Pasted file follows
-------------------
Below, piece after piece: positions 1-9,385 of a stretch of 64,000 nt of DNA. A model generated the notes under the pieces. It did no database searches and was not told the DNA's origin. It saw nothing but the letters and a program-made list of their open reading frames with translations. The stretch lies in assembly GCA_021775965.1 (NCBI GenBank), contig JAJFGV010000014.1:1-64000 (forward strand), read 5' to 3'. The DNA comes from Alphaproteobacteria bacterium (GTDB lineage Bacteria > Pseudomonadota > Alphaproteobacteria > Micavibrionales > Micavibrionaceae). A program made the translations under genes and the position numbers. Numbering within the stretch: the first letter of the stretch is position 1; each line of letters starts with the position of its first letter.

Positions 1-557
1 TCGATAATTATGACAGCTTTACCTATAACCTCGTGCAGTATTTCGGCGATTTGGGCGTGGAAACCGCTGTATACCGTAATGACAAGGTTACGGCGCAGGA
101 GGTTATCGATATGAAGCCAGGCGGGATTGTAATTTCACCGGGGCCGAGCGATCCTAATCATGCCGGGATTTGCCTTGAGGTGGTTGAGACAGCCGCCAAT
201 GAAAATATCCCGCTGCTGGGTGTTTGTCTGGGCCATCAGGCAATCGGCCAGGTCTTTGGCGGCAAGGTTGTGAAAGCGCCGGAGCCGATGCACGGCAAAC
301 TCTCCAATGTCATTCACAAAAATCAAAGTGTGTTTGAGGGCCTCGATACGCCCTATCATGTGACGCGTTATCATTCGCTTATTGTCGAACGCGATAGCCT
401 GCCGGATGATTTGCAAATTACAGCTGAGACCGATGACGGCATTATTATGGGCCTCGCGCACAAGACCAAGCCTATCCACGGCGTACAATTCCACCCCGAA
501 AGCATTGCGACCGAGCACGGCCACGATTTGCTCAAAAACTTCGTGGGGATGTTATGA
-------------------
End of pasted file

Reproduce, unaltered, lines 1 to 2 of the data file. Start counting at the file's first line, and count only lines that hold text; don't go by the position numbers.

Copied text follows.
Below, piece after piece: positions 1-9,385 of a stretch of 64,000 nt of DNA. A model generated the notes under the pieces. It did no database searches and was not told the DNA's origin. It saw nothing but the letters and a program-made list of their open reading frames with translations. The stretch lies in assembly GCA_021775965.1 (NCBI GenBank), contig JAJFGV010000014.1:1-64000 (forward strand), read 5' to 3'. The DNA comes from Alphaproteobacteria bacterium (GTDB lineage Bacteria > Pseudomonadota > Alphaproteobacteria > Micavibrionales > Micavibrionaceae). A program made the translations under genes and the position numbers. Numbering within the stretch: the first letter of the stretch is position 1; each line of letters starts with the position of its first letter.

Positions 1-557